We need you here.

I started this on Twitter on my way to a doctor’s appointment. I just left that doctor’s appointment. That doctor happens to be a psychiatrist.

I should be able to say this without fear of losing my job or my relationships, because I have a lot to offer, and so do you.

I’m a producer, which means there’s always some enormous catastrophe happening around me. Two years ago, I stopped seeing doctors regularly because I was “too busy.” One day, after months of missed appointments, a colleague started blasting me over a :10 spot for the TV show Ballers. I had every intention of seeing my doctor that morning, but instead rerouted the cab.

Don’t do this. You are never too busy.

You can’t do anything if you’re not healthy, and you certainly can’t do it if you’re not here.

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I realize I’m coming from a place of enormous privilege. I pay out of pocket. My family helps. Those who do have insurance know that the deductibles and copays for what insurance companies call “behavioral care” are astronomical. Even with really good insurance, which I had before getting sick.

To see a doctor regularly is nearly impossible. That’s because some think this kind of care is gratuitous, or that it involves lying horizontally on a leather chaise lounge, talking about your father.

But there’s a reason suicide is now one of the top ten causes of death in the United States, increasing 30% since 1999. Americans feel burdened by debt. They’re in danger of being torn from their families. Others with long-term physical illnesses can’t afford medical bills, so they choose death over recovery. Some have PTSD, from gun violence or sexual assault, or an avalanche of other factors that multiply by the day. And yes, some have deep-rooted childhood trauma. I’ve still never seen a chaise lounge.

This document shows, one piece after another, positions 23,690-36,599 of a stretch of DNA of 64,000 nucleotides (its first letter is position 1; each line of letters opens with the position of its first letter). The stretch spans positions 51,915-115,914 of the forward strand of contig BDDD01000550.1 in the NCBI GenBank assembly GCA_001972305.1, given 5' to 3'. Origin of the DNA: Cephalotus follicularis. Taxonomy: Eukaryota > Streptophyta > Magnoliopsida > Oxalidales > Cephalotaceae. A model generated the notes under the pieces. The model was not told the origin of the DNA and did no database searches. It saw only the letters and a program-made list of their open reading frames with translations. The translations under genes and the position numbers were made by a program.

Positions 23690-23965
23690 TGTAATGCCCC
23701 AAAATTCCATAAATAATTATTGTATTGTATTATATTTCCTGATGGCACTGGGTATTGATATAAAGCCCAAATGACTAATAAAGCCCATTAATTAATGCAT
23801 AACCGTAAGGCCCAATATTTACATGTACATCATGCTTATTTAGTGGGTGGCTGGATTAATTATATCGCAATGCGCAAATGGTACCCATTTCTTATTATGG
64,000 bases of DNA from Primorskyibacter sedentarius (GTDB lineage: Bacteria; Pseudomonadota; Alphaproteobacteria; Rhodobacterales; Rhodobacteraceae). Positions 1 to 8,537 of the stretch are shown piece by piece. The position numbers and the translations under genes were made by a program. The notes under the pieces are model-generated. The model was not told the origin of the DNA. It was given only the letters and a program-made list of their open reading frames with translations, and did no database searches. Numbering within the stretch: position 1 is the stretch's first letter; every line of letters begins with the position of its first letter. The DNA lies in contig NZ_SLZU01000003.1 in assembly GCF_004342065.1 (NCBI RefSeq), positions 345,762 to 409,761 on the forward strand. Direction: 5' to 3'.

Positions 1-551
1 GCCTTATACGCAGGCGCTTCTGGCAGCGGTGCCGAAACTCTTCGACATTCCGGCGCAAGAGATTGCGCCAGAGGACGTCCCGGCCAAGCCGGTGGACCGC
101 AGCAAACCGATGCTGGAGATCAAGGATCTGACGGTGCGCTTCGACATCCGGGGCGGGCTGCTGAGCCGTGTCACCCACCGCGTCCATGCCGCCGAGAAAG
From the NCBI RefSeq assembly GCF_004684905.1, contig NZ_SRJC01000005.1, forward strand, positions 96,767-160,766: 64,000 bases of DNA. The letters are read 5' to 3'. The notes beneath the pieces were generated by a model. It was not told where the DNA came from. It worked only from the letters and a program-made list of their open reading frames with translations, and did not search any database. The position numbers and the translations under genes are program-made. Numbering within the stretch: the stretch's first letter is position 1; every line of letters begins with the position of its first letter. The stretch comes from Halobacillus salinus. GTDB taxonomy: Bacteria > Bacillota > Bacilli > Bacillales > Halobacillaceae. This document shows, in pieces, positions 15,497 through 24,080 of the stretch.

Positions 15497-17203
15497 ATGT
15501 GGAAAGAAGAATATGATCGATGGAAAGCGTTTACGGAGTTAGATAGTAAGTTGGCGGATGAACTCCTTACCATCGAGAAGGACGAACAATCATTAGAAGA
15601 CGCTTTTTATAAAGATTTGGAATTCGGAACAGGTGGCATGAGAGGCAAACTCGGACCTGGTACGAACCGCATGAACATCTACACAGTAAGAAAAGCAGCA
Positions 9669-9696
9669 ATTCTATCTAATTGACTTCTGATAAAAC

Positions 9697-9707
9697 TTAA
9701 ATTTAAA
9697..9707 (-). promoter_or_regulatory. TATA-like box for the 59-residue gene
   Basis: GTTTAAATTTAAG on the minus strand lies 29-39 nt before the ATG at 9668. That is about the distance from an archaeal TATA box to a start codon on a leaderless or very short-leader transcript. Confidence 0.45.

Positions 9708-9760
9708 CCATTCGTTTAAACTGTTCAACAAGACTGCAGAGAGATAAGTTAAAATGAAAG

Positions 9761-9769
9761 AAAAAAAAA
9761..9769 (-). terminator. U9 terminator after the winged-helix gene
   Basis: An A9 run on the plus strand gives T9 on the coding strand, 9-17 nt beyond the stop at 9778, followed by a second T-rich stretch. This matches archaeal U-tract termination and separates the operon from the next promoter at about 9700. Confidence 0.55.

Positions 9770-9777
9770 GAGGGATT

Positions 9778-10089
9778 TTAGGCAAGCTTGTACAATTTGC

Some people are in pain, and they don’t know why. If it’s physical, they see a doctor, and no one bats an eyelash.

Some won’t seek mental health treatment out of fear or pride, and some won’t risk tarnishing their brand. Nearly 8 million Americans are too busy working multiple jobs, some are too busy to recognize the symptoms. Some self medicate because its cheaper and easier. 1 in 4 Americans refuse treatment — any treatment — because they can’t afford it.

We need these people here.

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When I got sick, my mom stayed with me for weeks. We watched Parts Unknown marathons until 3 am and picked out places we’d go when we finally win the lottery (not if, when, and if we have anything left after finally paying off debts).

As a writer and filmmaker and as a human being, Anthony Bourdain was so, so important to me.

He was part of my treatment, and he helped me get better. For that, I thank him.

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Debbie Saslaw is an award-winning producer and Internet person who writes about web culture, technology, and our behavior. If you need to talk to someone, her DMs are open.

Phone: 1–800–273–8255 . Text: HOME to 741741